Practical Matters in Myopia Management

With an expanding arsenal of information, myopia can be a puzzling area of care. In this second annual Review of Optometry supplement, experts offer solutions backed by science to help you manage this growing patient population. 

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All optometrists have familiarity with atropine as a diagnostic mainstay in routine dilation, as well as its therapeutic uses in managing iritis and other pupillary concerns. Somewhat newer, however, is the drug’s role in myopia management. Various low dosages of this topical nonselective muscarinic antagonist have been studied, and are routinely used, to curtail axial elongation through a presumed dopaminergic mechanism. This application of atropine is currently an off-label use in the United States.

Higher concentrations of atropine, ranging from 0.5% to 1%, have been used for years, but more recently, lower concentrations have demonstrated approximately 50% slowing of myopia progression.1-5 

The ease of use as a once-nightly eye drop has made it a common treatment option for eye care practitioners to prescribe. A 2018 survey showed 70% of pediatric ophthalmologists are prescribing eye drops to decrease myopia progression, although only 8% of myopia control treatments prescribed by optometrists worldwide include pharmaceuticals.6,26 Despite its widespread use, there are still several unknowns when prescribing and obtaining low-dose atropine.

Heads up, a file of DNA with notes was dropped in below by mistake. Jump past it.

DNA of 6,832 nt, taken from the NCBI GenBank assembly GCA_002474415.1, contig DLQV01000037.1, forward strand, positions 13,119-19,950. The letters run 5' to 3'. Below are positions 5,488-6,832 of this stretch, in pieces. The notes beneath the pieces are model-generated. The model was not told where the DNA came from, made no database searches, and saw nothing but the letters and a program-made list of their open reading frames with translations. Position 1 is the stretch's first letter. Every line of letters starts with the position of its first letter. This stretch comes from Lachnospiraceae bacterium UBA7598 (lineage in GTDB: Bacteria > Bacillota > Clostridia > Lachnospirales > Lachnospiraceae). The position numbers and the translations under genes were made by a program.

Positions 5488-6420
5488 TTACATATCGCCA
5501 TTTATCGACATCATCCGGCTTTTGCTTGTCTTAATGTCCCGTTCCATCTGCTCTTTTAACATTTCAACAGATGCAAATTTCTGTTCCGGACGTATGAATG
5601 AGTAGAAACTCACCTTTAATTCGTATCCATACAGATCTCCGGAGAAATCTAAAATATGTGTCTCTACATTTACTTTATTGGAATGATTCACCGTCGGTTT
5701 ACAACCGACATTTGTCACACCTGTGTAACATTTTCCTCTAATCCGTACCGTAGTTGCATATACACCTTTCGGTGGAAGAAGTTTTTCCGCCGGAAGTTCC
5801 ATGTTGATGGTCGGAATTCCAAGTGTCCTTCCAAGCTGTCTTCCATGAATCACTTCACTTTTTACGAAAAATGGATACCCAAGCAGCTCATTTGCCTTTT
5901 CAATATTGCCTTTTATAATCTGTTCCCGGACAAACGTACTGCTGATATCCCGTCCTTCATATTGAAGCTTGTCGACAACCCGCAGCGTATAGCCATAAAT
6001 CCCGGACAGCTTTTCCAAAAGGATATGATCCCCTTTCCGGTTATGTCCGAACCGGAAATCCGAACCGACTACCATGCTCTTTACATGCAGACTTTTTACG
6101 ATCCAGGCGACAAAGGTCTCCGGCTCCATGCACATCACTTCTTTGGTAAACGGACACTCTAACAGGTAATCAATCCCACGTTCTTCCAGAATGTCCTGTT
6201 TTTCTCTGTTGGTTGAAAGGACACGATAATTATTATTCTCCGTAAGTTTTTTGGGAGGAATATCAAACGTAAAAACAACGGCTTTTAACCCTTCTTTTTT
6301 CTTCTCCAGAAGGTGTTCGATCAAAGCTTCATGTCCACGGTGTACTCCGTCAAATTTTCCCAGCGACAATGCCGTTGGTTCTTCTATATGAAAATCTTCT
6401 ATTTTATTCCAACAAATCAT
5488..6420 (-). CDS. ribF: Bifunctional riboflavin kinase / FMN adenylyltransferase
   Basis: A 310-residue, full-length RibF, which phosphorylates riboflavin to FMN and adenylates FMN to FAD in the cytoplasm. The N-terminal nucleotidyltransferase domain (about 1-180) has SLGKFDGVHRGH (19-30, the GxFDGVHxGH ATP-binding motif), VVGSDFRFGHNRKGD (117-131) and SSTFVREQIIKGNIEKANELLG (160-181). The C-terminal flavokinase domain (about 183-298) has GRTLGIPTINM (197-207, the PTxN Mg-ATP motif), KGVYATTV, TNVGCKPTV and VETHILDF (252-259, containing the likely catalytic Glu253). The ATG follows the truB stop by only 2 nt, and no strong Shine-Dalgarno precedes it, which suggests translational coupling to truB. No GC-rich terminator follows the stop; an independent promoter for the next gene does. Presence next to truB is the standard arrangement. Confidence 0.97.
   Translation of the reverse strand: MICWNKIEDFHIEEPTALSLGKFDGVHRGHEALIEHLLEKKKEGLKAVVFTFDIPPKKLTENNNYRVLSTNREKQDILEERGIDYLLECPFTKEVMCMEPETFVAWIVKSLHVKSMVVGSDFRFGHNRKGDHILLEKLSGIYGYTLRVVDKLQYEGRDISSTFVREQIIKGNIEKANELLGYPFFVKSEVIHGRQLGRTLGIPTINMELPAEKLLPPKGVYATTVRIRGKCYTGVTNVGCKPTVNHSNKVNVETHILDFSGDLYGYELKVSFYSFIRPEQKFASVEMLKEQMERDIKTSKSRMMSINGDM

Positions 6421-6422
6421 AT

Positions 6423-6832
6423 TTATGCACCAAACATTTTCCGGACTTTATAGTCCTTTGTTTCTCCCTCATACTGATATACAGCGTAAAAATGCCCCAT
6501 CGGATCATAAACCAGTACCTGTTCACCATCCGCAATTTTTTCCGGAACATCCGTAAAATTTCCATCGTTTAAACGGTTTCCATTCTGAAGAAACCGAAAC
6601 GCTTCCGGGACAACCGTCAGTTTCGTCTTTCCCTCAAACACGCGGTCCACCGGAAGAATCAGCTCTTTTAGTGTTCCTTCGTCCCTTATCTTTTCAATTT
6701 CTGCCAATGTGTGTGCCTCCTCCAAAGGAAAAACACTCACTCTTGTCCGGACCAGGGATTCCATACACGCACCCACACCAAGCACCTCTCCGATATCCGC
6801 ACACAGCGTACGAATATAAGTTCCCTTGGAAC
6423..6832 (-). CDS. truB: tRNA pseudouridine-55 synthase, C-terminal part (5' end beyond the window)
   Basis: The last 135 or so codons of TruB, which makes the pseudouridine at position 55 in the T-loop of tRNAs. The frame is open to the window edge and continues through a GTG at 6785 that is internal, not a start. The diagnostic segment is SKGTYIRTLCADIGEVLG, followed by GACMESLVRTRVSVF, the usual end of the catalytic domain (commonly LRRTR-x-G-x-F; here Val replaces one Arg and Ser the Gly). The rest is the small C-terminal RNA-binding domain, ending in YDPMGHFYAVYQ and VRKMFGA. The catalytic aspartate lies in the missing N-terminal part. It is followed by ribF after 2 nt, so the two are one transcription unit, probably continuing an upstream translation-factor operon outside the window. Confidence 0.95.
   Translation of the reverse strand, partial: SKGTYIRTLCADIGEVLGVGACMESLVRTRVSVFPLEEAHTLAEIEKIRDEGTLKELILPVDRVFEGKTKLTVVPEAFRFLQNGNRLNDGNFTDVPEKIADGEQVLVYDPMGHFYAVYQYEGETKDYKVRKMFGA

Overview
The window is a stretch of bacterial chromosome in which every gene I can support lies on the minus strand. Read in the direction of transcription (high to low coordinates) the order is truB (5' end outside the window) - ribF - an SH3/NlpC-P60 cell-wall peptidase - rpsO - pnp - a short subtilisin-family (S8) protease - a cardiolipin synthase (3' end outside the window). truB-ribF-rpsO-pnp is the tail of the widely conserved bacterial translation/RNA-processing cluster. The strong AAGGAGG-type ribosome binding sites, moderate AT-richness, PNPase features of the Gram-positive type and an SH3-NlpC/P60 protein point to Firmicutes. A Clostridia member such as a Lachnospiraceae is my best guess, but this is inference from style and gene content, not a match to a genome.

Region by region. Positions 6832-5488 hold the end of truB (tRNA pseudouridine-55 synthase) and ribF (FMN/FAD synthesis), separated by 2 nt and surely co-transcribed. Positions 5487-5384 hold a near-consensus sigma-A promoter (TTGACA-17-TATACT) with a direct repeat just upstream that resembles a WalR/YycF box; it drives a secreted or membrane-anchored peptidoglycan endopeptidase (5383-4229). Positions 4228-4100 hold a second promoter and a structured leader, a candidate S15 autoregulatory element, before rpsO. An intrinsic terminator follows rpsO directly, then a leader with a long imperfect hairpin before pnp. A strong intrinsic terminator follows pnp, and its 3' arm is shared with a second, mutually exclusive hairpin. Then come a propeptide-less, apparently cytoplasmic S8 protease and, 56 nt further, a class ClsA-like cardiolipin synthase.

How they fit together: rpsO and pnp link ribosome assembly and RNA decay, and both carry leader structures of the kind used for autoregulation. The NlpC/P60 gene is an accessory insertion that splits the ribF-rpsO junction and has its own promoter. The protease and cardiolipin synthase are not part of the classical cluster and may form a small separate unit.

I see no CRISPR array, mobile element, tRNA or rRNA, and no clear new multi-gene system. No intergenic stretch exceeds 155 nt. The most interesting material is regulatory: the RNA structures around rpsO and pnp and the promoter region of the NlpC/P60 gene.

Which Concentration is Appropriate?

The story of atropine use for slowing myopia progression begins with the Atropine Treatment Of Myopia (ATOM) studies. In 2006, ATOM1 demonstrated that nightly monocular treatment with 1% atropine was effective in slowing axial elongation and myopia progression over two years compared to placebo (0.38mm, 1.20D vs. 0.02mm, 0.28D).1 Children aged six to 12 were able to tolerate the treatment and achieved myopia control effects. However, the researchers acknowledged the unwanted side effects of glare, photophobia and blurred near vision from cycloplegia. These were more tolerable in this study since the treatment was administered monocularly, but with binocular treatment these effects would become more deleterious.

To mitigate the unwanted side effects, ATOM2 explored the nightly binocular treatment of lower concentrations of atropine (0.5%, 0.1%, or 0.01%) for two years.5 Historical data from ATOM1 was used as the control since it was considered unethical to withhold treatment after showing its efficacy. After two years, the researchers found that axial elongation and myopia progression were greater with lower concentrations (0.27mm, 0.30D with 0.5%; 0.28mm, 0.38D with 0.1%; and 0.41mm, 0.49D with 0.01%). 

After two years, the medication was stopped for one year, then any children demonstrating myopia progression of 0.50D or more in at least one eye were restarted on 0.01% atropine.7 During the one year of cessation, there was a rebound effect, with an inverse dose-related increase in myopia with higher concentrations. After three years, more children in the higher concentration groups had to restart treatment due to 0.50D or more of progression (24% on 0.01%, 59% on 0.1% and 68% on 0.5%). The researchers concluded that, over five years, the 0.01% atropine was effective in slowing myopia progression with limited side effects and rebound. However, it was later pointed out that while atropine 0.01% was effective in slowing myopia progression, it had a limited effect on slowing axial elongation.8